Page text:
If you're short on time, here's most of what you need to know about the data economy, the value of your data and data marketplaces:
Facebook's parent company Meta has recently been reported to be considering a subscription model that would allow users to use Facebook and Instagram ad-free. The measure is a direct response to new European data protection regulations, which are intended to limit the processing of personal data for advertising purposes.
A full subscription to both platforms is said to cost up to 192 euros a year. Meta is putting a price on your privacy - you pay and they leave your personal data alone. But is that a fair price?
Big tech companies like Meta and Google make billions in profits every year by using our data to serve us targeted ads. The data broker market in the US, where personal data is traded, reached a volume of 247 billion dollars last year. We provide this data to big companies virtually for free - sometimes without even knowing it. In return, we only get access to some of their services. This raises the question: How much is your personal data worth?
Finding a comprehensive answer to this question is anything but easy. The problem becomes clear when we look at the prices at which your personal data is traded. In the data broker market, your shopping data (i.e. data about your purchases and transactions) sells for a measly $0.001 . On the other hand, Amazon's Amazon Shopper Panel programme offers selected users 10 USD per month for uploading invoices from other shops.
Although in both cases essentially the same thing is being traded, the prices differ by a factor of hundreds of thousands. This is the data paradox: The value of your data seems to vary greatly depending on the context in which it is traded. By exploring this phenomenon, we gain a deeper understanding of the value of your data and gain insight into the world of the data markets.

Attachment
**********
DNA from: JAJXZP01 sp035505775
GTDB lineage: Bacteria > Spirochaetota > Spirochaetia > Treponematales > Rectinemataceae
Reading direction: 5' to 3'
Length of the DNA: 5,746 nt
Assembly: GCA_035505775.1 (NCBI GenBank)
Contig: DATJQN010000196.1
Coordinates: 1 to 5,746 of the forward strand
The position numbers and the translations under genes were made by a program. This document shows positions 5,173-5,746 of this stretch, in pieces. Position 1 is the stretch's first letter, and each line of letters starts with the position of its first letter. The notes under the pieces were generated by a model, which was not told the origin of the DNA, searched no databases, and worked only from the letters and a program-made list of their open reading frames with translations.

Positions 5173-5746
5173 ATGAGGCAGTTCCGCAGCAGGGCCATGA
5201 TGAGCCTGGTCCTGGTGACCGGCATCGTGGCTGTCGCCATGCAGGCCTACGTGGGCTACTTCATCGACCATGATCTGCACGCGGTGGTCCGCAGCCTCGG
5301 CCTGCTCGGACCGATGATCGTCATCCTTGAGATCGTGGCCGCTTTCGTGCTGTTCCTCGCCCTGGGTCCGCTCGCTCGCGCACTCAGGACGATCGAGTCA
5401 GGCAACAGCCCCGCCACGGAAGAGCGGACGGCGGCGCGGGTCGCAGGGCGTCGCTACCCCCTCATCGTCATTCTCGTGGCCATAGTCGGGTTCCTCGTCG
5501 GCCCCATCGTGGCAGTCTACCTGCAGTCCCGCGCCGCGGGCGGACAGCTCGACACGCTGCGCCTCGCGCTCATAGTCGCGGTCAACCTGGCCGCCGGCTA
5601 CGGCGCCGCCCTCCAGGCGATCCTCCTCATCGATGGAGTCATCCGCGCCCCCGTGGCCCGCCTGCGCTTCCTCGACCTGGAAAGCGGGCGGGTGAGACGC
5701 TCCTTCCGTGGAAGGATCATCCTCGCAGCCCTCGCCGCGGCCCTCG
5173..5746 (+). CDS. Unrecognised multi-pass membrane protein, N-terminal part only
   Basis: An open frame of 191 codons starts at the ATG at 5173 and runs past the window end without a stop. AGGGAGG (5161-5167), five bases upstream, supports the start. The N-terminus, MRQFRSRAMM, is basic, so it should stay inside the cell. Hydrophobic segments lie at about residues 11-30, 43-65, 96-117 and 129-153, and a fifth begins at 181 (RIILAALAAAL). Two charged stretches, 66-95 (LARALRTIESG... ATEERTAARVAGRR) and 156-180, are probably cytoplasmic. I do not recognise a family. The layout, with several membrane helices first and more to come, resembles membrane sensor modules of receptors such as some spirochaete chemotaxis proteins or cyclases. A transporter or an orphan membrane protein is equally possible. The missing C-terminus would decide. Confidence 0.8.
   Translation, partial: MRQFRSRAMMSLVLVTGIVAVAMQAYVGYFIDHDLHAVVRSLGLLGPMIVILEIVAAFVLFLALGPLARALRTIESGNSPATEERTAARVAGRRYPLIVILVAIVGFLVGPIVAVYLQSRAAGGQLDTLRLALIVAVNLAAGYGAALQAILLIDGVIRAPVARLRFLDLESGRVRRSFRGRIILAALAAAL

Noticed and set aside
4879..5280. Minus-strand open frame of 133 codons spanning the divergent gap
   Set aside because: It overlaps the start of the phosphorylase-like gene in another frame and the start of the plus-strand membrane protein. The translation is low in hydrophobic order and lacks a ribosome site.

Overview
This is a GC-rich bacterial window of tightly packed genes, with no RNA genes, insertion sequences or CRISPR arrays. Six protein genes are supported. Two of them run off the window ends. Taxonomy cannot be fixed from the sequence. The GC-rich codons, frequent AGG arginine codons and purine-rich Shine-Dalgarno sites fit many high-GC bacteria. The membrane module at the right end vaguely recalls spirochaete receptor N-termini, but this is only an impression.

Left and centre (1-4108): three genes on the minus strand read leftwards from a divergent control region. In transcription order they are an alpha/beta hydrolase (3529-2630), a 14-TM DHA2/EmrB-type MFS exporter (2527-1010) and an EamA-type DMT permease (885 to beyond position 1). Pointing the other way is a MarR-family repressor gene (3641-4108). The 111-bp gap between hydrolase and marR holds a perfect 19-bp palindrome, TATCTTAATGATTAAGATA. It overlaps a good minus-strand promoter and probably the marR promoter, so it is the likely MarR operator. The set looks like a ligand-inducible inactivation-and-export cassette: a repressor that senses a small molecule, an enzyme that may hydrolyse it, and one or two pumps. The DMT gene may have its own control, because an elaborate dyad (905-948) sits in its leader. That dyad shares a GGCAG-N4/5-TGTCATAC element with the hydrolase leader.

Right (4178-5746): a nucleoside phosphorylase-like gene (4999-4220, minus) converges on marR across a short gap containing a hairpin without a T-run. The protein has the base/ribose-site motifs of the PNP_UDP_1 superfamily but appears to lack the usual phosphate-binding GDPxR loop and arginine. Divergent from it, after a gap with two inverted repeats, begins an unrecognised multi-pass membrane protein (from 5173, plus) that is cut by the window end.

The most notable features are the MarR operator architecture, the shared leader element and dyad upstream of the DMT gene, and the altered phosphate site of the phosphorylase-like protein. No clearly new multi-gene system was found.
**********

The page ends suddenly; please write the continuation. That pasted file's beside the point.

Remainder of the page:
The easiest way to gain an understanding of the value of personal data is to look at the places where it is directly traded. Data brokers sell individual pieces of information about users to companies, advertisers and other organisations interested in reaching more specific audiences or learning more about their customer base.
This is an extremely profitable business. In 2022, the global market for databroker services was estimated at $247.4 billion. By 2028, this market is expected to reach a value of $407.5 billion. Acxiom, the largest player in this market, contributes to 12% of all direct marketing revenues with its data. Another heavyweight in this industry is Equifax, which has collected payroll data from 38% of all Americans.
This data can range from general demographic information to detailed shopping habits or online activity. The selling point varies depending on the type, quality and relevance of the data.
For example, general information about an individual, such as age, gender and location, has a price of around $0.0005 per person. The data of people who are looking for a car, a financial product or a holiday, is more expensive. If you want to buy a car, companies pay around 0.0021 dollars for this information. The information that a woman is expecting a child increases is worth 0.11 dollar.
Prices for your other data vary mainly depending on demographics. For example, information on men is worth USD 0.15, slightly more than information on women (USD 0.14). Data from people with a higher income is generally worth more - With one exception, if your household earns less than $10,000 per year, companies will pay more for your data than for a family with an income of up to $120,000. This is probably because companies think you are a young student who is more likely to talk about products on social media.
The high value placed on social influence could also be observed somewhere else: Klout was a platform that used social media analytics to rate the social influence of its users through a "Klout Score", based on network size and interactions with their content. Data on users with high social influence was sold by the site for around $3 at the time. The company ceased operations in May 2018, with the introduction of new data protection regulations being a major factor.
Key determinants of it's price also include the quality and dimensionality of the data. The more I know about you, the more meaningful are the conclusions I can draw. The informative value of a data set that only contains your name is significantly lower than that of a data set that also contains your place of residence, your age, your occupation, your interests and your purchasing behaviour. High-dimensional data provides a richer picture and can be more valuable for analysis, prediction or targeted marketing.